First Aid Every Worker Should Know
By Safety Management Group
In an age of sophisticated technology and immediate emergency response by pressing three buttons on any phone, first aid may sound like a quaint concept from your days in Scouting. But it’s every bit as important today as it was back then. Even if a paramedic-equipped ambulance can be at your jobsite in five minutes, a lot can happen to a human body in that time. First aid can keep a bad situation from getting worse, and it provides fast solutions to situations that aren’t all that bad.
In simple terms, first aid is any kind of emergency care in response to a sudden injury or illness before trained medical professionals can take over. It can be delivered by anyone who has received basic first aid training, and OSHA standards require first-aid providers whenever a worksite does not offer immediate access to an infirmary, clinic, or hospital. Beyond the requirements, a first aid program is an important component in a comprehensive safety effort.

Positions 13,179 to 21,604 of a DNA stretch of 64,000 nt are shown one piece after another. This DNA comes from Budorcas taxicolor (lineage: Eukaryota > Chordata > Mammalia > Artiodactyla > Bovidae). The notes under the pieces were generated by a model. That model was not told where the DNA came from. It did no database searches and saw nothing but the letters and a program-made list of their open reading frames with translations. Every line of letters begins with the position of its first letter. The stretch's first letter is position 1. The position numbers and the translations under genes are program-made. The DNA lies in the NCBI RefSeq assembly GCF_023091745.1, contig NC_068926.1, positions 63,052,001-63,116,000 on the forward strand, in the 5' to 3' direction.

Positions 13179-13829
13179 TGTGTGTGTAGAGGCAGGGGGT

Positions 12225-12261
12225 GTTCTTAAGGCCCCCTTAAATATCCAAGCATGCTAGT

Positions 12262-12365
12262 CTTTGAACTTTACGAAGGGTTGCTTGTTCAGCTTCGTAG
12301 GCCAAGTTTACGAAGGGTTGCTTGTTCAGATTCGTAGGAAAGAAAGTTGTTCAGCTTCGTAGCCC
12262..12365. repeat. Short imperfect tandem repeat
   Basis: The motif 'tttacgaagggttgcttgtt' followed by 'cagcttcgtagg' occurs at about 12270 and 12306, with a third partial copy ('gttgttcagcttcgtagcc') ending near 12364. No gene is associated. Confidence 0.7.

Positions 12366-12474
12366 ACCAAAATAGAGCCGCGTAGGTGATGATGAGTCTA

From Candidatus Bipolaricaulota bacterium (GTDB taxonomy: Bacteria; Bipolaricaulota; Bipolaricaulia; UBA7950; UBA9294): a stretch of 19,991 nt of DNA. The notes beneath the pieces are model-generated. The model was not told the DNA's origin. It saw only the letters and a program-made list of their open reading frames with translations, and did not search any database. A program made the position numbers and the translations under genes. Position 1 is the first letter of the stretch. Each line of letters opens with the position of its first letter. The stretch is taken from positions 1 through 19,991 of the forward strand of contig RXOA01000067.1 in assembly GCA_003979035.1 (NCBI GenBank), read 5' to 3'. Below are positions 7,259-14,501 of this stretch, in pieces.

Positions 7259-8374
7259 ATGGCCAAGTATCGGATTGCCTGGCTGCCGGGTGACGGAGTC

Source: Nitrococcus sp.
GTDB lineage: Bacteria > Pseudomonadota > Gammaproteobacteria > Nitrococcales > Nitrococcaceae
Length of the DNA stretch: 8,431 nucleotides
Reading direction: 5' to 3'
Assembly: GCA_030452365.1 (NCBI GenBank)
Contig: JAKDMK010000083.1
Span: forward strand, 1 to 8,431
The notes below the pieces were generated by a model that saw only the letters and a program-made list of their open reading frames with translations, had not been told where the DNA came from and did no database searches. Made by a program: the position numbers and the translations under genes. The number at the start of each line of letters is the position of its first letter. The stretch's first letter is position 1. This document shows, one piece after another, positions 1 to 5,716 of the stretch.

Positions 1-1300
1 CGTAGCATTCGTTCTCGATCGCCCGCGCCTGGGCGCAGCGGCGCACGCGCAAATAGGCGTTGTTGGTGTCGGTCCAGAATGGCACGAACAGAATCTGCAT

Supplies are important
Most types of first aid require some type of supplies or equipment, ranging from gauze pads to an automated external defibrillator (AED). First-aid kits should be readily available, and should be stocked with all of the types of supplies needed to treat normal workplace injuries and accidents. Kits should be checked regularly to ensure that supplies have not been depleted. In addition, employers should review their history of incidents to see whether it would be worthwhile to include additional specific items in the kits.